- Keep a copy of your submission confirmation, which should include a timeline for processing. You should receive an acceptance notice and a confirmation of your certificate of incorporation automatically. Consider following up with your state government and requesting an update if several weeks pass without progress.
How Much Does It Cost To File for Incorporation?
Every state charges a filing fee for a certificate of incorporation. These fees typically range from $50 to $300, and overall, states charge an average of about $150.
Keep in mind that completing your business filing may require additional fees. For example, you may have to pay a business license fee or a state franchise tax. If you hire a lawyer to handle the process, you'll likely have to pay an attorney fee, too.
How Do You Get a Copy of Your Certificate of Incorporation?
After filing your certificate of incorporation, it's important to keep a copy on file. You may need to provide copies to investors, members of your board of directors, or other parties.
In every state, certificates of incorporation are considered public information. That means anyone can request and receive a copy of your articles of incorporation. To request a copy of your charter, follow these steps:
- Visit the website of the department that oversees business filings in your state. This department may be the Secretary of State, the Department of State, or the Division of Corporations.
- Navigate to the business entity or corporate filings part of the website and search for the name of your corporation. Click on the right search result, and review the options.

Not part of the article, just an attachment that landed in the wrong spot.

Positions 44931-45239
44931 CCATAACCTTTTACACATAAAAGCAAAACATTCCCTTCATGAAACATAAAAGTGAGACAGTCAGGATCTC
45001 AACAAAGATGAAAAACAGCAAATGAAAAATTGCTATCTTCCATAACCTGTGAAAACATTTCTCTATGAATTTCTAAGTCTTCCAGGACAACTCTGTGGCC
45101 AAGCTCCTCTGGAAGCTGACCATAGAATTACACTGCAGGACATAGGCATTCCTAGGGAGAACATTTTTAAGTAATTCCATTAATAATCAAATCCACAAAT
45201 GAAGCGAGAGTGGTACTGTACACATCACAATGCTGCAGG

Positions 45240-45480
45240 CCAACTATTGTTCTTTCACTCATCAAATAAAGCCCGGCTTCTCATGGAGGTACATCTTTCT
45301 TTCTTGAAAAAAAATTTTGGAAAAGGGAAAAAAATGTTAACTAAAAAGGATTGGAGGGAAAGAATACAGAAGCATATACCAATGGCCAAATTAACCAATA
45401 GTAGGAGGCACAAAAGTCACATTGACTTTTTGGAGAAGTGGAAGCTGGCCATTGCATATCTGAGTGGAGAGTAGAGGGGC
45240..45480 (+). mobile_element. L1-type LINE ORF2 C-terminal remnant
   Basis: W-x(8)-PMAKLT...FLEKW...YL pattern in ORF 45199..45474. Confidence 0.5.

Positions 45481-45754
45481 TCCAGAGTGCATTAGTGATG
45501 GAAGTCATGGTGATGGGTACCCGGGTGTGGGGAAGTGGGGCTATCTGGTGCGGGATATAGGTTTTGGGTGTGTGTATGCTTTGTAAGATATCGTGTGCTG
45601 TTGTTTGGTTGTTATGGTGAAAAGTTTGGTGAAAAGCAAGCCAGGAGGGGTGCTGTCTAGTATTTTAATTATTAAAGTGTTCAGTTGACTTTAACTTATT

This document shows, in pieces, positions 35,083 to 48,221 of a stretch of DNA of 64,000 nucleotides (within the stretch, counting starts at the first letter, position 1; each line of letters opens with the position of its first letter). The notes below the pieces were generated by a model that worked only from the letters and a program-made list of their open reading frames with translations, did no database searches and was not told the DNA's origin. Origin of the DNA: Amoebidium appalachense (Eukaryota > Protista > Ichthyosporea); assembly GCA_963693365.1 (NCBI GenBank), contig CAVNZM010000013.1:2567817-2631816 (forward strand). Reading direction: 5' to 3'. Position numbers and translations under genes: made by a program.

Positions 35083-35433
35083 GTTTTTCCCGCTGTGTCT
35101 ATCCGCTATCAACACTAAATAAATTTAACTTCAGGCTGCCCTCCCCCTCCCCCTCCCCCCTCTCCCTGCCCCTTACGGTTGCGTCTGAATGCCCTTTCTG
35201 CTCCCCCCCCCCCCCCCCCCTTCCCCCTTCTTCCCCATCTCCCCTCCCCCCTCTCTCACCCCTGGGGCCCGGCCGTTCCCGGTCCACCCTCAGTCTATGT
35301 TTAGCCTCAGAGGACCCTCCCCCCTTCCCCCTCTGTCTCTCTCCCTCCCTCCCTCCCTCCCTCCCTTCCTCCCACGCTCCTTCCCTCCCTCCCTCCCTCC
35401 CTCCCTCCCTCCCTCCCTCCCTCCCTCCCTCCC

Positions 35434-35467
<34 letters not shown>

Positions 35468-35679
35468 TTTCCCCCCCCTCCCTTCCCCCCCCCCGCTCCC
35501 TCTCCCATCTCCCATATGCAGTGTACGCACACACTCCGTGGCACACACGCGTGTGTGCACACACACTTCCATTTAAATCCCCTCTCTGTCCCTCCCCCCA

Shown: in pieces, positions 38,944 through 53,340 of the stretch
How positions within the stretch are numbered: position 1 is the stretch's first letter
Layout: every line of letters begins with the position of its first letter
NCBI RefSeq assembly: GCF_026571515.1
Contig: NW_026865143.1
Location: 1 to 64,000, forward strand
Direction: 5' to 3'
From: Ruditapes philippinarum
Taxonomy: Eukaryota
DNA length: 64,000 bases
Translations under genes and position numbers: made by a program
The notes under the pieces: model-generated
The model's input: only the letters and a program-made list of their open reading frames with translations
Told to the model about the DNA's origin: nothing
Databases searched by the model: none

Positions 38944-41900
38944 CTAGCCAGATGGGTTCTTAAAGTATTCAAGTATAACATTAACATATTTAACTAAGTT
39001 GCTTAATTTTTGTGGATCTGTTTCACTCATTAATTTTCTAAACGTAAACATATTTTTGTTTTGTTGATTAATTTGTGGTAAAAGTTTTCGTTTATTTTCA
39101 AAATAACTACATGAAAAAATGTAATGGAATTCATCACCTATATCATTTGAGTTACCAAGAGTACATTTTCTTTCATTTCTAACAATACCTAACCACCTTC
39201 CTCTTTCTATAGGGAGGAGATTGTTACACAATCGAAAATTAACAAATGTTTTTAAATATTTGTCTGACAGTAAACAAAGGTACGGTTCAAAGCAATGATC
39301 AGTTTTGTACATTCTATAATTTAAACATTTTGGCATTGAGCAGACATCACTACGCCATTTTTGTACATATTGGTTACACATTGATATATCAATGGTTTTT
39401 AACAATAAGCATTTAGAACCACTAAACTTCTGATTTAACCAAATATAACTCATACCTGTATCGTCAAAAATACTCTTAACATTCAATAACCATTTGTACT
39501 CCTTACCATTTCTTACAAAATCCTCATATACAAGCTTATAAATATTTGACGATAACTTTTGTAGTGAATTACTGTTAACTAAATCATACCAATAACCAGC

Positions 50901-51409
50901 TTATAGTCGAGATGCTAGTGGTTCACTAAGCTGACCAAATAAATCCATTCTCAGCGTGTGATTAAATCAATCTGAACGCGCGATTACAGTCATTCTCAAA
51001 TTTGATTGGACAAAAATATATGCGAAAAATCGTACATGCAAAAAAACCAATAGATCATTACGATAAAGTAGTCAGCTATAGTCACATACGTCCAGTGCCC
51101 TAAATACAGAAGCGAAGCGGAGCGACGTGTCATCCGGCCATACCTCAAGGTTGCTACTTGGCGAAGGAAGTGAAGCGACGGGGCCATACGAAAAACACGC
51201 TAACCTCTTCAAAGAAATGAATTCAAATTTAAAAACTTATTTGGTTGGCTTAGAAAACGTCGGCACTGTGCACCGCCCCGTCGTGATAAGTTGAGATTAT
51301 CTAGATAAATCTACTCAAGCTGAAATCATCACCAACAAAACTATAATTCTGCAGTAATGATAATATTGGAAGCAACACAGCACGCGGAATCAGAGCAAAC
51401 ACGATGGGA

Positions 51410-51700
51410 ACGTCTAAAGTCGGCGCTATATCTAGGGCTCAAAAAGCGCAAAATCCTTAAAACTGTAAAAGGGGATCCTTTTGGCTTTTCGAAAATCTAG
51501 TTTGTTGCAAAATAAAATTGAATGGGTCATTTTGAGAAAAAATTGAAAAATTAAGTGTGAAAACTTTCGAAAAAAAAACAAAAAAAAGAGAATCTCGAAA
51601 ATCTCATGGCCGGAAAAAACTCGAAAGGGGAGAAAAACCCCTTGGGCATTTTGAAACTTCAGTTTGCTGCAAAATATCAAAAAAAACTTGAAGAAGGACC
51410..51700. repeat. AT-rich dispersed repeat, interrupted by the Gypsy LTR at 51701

- Follow the instructions for requesting a copy of the certificate. For example, in many states, you can complete a form online. Other states require you to submit a request by mail.
- Pay the required fee. Most states charge a nominal fee for copies of the certificate of incorporation, as these documents may be dozens of pages long.
Can You Amend Your Articles of Incorporation?
Every state allows amendments to business filings, but the process may vary slightly. In some states, you may be able to submit an amendment online, while others may require a mailed or faxed amendment form. Check with your Secretary of State or Department of State to confirm the process.
Keep in mind that many states set deadlines for filing amendments. For example, you may need to amend your articles of incorporation within a certain number of days after making changes to your business name, your company's purpose, or other key details.
What Other Documents Should Corporations File?
Along with the certificate of incorporation, your company may need to submit other essential documents before doing business . You may need to file:
- Application for Reservation of Name: Lets you place a hold on a corporate name until a predetermined date, usually up to 60 days
- Application for Authority: Allows you to conduct business in one state after filing your certificate of incorporation in another state
- Certificate of Dissolution: Confirms that your company is no longer in business
Do You Need an Attorney To File for Incorporation?
You have the option to file your business's articles of incorporation independently or with the assistance of an attorney. If you opt to hire a lawyer, you can benefit in a few key ways:
- Meet deadlines: Attorneys know standard timelines for business filings.
- Avoid mistakes: Lawyers have experience filing business documents and know what information to provide and how to answer questions accurately.
No matter where you need to file for incorporation, the ContractsCounsel team is here to help. Get a free proposal and take the first step toward filing your certificate of incorporation today.
Meet some of our Certificates of Incorporation Lawyers
Attorney (FL, LA, MD) | Commercial Real Estate Attorney and previous Closing Manager (Driving Growth from $10M to $50M+/month).